Article  PubMed  PubMed Central  Google Scholar 

  29. Meyer-Lindenberg A, Domes G, Kirsch P, Heinrichs M (2011) Oxytocin and vasopressin in the human brain: social neuropeptides for translational medicine. Nat Rev Neurosci 12(9):524–538

    CAS  Article  PubMed  Google Scholar 

  30. Prevost M, Zelkowitz P, Tulandi T, Hayton B, Feeley N, Carter CS, Joseph L, Pournajafi-Nazarloo H, Yong EY, Abenhaim H, Gold I (2014) Oxytocin in pregnancy and the postpartum: relations to labor and its management. Front Pub Health 27(2):1

  31. Robertson E, Grace S, Wallington T, Stewart DE (2004) Antenatal risk factors for postpartum depression: a synthesis of recent literature. Gen Hosp Psychiatry 26(4):289–295

    Article  PubMed  Google Scholar 

  32. Rubin LH, Carter CS, Drogos L, Pournajafi-Nazarloo H, Sweeney JA, Maki PM (2010) Peripheral oxytocin is associated with reduced symptom severity in schizophrenia. Schizophr Res 124:13–21

    Article  PubMed  PubMed Central  Google Scholar 

  33. Rush AJ, Carmody T, Reimitz PE (2000) The Inventory of Depressive Symptomatology (IDS): clinician (IDS-C) and self-report (IDS-SR) ratings of depressive symptoms. Int J Method Psychiat Res 9:45–59

    Article  Google Scholar 

  34. Rush AJ, Trivedi MH, Carmody TJ, Ibrahim HM, Markowitz JC, Keitner GI, Kornstein SG, Arnow B, Klein DN, Manber R, Dunner DL, Gelenberg AJ, Kocsis JH, Nemeroff CB, Fawcett J, Thase ME, Russell JM, Jody DN, Borlan FE, Keller MB (2005) Self-reported depressive symptom measures: sensitivity to detecting change in a randomized, controlled trial of chronically depressed, nonpsychotic outpatients. Neuropsychopharmacol 30:405–416

    CAS  Article  Google Scholar 

  35. Seay JS, Lattie E, Schneiderman N, Antoni MH, Fekete EM, Mendez AJ, Szeto A, Fletcher MA (2014) Linear and quadratic associations of plasma oxytocin with depressive symptoms in ethnic minority women living with HIV. J Appl Biobehav Res 19(1):70–78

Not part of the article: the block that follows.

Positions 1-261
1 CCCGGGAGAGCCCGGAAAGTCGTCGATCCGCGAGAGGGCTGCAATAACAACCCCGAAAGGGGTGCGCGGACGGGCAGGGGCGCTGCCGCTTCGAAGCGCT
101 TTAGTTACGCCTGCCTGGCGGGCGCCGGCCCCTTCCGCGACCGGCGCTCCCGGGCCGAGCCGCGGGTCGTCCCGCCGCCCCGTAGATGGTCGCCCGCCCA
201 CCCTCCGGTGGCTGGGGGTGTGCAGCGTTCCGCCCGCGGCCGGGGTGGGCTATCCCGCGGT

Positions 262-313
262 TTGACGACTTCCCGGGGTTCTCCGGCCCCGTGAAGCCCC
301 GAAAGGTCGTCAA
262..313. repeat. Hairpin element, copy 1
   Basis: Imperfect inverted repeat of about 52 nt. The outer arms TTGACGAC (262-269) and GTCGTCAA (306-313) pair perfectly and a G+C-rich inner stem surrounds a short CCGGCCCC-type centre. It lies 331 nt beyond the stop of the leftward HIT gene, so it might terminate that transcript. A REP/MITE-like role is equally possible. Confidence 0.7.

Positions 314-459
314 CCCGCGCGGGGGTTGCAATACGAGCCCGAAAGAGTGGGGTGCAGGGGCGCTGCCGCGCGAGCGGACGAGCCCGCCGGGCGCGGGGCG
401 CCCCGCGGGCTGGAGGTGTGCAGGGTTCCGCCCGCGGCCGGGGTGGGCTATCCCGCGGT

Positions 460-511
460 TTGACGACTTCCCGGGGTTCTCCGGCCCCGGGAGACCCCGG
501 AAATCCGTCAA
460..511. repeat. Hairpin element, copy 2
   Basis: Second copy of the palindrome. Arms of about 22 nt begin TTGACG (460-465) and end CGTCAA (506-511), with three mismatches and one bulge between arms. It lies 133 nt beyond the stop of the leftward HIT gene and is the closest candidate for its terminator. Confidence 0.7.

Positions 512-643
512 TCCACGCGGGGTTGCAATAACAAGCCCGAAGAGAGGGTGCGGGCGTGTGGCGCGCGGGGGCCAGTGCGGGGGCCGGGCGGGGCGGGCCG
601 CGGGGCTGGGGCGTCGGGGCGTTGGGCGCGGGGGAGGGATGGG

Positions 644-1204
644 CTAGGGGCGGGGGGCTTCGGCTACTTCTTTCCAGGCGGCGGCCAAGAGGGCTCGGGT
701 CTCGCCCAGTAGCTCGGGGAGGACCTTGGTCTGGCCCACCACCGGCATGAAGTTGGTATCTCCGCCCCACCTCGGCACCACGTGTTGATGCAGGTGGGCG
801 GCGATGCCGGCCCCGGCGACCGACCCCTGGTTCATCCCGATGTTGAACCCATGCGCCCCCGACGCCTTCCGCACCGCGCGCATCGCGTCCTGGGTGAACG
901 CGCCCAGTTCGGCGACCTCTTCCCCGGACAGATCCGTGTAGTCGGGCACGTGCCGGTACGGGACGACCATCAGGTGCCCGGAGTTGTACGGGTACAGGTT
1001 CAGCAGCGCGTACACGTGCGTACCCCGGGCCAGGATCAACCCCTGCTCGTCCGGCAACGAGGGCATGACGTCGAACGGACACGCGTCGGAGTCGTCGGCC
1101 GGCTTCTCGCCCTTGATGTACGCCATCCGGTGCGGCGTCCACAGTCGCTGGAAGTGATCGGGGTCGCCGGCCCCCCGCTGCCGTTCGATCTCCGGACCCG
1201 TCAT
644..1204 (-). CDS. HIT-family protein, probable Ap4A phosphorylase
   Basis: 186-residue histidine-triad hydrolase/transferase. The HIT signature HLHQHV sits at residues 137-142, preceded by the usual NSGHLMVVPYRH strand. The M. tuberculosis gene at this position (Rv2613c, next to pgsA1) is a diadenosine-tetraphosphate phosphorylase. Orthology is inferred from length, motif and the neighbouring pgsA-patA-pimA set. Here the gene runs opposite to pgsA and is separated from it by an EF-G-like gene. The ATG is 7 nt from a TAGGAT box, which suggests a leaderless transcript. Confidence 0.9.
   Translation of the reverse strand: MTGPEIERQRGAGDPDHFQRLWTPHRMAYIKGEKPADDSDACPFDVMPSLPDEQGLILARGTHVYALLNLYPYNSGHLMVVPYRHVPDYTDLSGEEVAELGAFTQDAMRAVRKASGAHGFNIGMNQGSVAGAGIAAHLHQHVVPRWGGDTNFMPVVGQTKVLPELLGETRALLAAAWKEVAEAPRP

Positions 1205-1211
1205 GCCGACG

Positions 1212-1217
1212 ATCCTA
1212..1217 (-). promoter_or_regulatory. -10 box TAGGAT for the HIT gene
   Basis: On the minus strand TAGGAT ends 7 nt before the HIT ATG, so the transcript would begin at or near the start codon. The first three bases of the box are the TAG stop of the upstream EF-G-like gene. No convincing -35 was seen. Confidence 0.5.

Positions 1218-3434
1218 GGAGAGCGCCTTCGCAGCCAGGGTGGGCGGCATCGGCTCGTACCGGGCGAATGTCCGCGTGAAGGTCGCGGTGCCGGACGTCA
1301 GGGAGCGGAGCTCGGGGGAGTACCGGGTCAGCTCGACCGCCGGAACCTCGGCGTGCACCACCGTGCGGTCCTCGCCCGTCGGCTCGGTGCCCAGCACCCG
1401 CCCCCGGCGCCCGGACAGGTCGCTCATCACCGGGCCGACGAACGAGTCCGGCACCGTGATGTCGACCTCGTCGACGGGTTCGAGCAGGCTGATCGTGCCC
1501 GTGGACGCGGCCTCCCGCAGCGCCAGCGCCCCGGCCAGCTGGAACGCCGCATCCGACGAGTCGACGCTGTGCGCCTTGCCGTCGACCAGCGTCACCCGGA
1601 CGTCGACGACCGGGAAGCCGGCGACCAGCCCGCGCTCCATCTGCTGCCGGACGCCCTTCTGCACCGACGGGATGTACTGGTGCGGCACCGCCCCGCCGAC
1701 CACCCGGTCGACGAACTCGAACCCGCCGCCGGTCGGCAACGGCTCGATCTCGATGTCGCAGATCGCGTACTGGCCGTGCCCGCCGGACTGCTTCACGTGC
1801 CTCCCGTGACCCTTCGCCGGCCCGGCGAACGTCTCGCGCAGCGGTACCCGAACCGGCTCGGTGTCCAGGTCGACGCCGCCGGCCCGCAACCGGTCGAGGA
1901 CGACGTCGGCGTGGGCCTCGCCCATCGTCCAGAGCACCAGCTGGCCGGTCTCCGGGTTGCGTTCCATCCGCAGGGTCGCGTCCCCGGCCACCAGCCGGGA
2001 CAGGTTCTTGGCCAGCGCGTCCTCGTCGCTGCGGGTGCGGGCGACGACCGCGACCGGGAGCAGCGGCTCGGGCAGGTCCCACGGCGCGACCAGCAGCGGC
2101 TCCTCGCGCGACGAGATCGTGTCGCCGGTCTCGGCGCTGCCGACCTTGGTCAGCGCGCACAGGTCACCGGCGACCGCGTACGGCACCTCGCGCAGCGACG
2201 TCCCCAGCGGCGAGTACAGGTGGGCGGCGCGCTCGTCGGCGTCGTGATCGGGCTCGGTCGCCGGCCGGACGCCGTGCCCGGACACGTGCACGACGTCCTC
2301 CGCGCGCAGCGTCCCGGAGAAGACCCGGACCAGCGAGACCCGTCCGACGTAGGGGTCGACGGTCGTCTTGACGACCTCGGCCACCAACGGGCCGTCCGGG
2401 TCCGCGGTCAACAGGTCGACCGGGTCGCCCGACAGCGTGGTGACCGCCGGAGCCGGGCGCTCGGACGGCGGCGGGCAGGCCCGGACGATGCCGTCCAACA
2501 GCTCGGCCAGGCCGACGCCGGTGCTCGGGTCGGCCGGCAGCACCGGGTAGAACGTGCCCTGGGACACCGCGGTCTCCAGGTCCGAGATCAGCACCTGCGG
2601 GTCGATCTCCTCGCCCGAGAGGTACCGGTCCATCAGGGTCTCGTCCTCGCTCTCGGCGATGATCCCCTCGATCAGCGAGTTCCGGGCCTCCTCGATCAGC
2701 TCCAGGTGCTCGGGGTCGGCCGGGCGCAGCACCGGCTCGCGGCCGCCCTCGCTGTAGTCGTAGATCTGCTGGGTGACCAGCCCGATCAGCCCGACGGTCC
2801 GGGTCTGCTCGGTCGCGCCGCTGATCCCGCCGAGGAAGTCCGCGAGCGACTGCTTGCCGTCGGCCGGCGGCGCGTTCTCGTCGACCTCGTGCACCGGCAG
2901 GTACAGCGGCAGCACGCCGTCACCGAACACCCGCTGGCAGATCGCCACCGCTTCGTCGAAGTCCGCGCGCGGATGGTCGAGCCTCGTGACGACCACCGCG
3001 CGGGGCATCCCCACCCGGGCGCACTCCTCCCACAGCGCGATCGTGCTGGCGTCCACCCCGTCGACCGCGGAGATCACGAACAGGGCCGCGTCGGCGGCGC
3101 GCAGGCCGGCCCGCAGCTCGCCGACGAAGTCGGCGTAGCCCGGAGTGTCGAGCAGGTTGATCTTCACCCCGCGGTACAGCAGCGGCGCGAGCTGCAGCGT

Article  Google Scholar 

  36. Sheehan DV, Lecubrier Y, Sheehan KH, Amorim P, Janavs J, Weiller E, Herqueta T, Baker R, Dunbar GC (1998) The Mini-International Neuropsychiatric Interview (MINI): the development and validation of a structured diagnostic psychiatric interview for DSM-IV and ICD-10. J Clin Psychiatry 59:22–33

    PubMed  Google Scholar 

  37. Skrundz M, Bolten M, Nast I, Hellhammer DH, Meinlschmidt G (2011) Plasma oxytocin concentration during pregnancy is associated with development of postpartum depression. Neuropsychopharmacol 36(9):1886–1893

    CAS  Article  Google Scholar 

  38. Sun H, Kennedy PJ, Nestler EJ (2013) Epigenetics of the depressed brain: role of histone acetylation and methylation. Neuropsychopharmacol 38(1):124–137

    CAS  Article  Google Scholar 

  39. Szeto A, McCabe PM, Nation DA, Tabak BA, Rossetti MA, McCullough ME, Schneiderman N, Mendez AJ (2011) Evaluation of enzyme immunoassay and radioimmunoassay methods for the measurement of plasma oxytocin. Psychosom Med 73(5):393

    CAS  Article  PubMed  PubMed Central  Google Scholar 

  40. Tops M, Buisman-Pijlman FTA, Carter CS (2013) Attachment and oxytocin as modulators of stress and resilience. In: Kent M, Davis MC, Reich JW (eds) Handbook of resilience: approaches to stress and trauma. Routledge, New York, pp 115–130

    Google Scholar 

  41. Unternaehrer E, Luers P, Mill J, Dempster E, Meyer AH, Staehli S, Lieb R, Hellhammer DH, Meinlschmidt G (2012) Dynamic changes in DNA methylation of stress-associated genes (OXTR, BDNF) after acute psychosocial stress. Trans Psychiatr 2(8):e150

  42. Weisman O, Zagoory-Sharon O, Schneiderman I, Gordon I, Feldman R (2013) Plasma oxytocin distributions in a large cohort of women and men and their gender-specific associations with anxiety. Psychoneuroendocr 38(5):694–701